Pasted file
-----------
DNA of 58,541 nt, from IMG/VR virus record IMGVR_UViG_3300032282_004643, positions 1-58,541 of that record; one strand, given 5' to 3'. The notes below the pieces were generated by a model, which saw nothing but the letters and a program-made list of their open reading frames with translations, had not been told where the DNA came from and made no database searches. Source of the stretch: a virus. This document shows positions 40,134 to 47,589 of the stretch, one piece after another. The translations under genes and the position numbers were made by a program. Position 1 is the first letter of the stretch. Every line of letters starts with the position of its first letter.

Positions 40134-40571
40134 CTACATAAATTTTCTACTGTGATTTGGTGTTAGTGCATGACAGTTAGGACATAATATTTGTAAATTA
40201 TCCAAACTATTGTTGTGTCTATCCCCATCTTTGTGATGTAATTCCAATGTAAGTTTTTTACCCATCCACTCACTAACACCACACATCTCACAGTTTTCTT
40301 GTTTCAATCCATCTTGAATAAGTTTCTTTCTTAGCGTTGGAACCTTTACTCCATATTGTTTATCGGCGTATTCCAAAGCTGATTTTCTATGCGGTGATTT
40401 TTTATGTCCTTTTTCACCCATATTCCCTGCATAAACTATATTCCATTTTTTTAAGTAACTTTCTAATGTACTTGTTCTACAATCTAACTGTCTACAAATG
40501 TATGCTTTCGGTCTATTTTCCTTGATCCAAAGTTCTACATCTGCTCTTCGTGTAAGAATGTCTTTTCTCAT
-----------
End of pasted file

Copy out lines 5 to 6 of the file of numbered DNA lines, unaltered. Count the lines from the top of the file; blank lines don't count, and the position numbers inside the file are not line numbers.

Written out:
40301 GTTTCAATCCATCTTGAATAAGTTTCTTTCTTAGCGTTGGAACCTTTACTCCATATTGTTTATCGGCGTATTCCAAAGCTGATTTTCTATGCGGTGATTT
40401 TTTATGTCCTTTTTCACCCATATTCCCTGCATAAACTATATTCCATTTTTTTAAGTAACTTTCTAATGTACTTGTTCTACAATCTAACTGTCTACAAATG